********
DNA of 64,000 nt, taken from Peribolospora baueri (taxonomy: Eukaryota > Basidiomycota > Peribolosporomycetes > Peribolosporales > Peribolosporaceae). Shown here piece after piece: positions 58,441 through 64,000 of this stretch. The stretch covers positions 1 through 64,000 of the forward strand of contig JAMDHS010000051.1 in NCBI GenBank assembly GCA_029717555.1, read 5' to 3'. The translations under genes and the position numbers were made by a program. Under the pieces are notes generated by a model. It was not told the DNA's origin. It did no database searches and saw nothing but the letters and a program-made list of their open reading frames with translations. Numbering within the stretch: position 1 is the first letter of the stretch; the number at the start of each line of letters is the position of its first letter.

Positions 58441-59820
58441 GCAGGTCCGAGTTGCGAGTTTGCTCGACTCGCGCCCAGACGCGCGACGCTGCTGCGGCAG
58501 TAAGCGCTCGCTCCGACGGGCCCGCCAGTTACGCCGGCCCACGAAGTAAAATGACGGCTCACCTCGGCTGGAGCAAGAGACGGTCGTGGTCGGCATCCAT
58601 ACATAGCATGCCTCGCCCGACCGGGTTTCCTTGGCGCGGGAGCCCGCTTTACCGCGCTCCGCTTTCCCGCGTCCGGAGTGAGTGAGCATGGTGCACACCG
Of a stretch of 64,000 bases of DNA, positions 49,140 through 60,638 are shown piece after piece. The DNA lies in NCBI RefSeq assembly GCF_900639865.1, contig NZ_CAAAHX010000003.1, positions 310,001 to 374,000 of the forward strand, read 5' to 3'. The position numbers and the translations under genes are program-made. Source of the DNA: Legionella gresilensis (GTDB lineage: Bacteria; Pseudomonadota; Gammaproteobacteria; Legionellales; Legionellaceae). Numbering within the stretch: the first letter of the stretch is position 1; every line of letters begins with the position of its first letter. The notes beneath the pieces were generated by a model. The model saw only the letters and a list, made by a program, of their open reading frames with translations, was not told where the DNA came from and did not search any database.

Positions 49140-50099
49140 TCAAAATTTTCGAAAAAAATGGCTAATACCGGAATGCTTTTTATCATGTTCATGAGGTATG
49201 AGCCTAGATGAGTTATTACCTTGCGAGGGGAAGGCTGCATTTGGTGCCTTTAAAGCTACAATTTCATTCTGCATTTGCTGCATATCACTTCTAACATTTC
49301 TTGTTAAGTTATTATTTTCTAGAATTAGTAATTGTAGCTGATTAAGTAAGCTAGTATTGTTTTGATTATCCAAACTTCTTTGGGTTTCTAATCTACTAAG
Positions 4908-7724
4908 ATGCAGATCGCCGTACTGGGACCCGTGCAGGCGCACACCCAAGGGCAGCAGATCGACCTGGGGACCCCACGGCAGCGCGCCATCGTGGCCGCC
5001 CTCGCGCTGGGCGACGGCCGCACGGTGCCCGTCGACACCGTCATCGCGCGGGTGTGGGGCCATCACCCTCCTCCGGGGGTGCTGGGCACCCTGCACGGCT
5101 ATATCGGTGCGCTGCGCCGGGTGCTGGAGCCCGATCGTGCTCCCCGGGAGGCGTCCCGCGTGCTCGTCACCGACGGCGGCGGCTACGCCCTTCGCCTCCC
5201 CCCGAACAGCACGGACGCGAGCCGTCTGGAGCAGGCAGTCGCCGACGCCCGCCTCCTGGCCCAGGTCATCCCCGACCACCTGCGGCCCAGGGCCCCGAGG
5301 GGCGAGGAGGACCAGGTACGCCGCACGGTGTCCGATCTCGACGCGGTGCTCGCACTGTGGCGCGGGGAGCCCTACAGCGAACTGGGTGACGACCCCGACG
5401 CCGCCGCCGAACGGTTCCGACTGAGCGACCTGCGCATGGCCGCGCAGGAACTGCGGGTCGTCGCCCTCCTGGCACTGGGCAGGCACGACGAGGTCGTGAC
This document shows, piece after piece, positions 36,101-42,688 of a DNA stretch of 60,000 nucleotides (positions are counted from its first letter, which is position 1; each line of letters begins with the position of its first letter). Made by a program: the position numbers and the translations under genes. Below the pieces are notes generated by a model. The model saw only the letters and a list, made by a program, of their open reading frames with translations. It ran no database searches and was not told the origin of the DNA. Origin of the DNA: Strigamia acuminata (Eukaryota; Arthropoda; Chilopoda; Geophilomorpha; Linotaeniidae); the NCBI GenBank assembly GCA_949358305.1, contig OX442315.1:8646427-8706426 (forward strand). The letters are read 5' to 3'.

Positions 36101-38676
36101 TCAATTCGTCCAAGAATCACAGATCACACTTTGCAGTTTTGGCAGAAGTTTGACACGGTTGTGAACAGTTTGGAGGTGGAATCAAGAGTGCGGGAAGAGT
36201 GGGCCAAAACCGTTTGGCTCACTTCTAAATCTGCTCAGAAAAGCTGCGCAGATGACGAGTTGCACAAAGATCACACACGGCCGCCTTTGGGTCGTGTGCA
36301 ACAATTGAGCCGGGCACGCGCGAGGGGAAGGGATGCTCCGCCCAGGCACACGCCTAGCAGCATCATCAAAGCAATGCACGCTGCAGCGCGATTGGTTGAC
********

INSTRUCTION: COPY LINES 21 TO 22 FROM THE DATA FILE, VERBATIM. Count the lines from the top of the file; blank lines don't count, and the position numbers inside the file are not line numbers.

36201 GGGCCAAAACCGTTTGGCTCACTTCTAAATCTGCTCAGAAAAGCTGCGCAGATGACGAGTTGCACAAAGATCACACACGGCCGCCTTTGGGTCGTGTGCA
36301 ACAATTGAGCCGGGCACGCGCGAGGGGAAGGGATGCTCCGCCCAGGCACACGCCTAGCAGCATCATCAAAGCAATGCACGCTGCAGCGCGATTGGTTGAC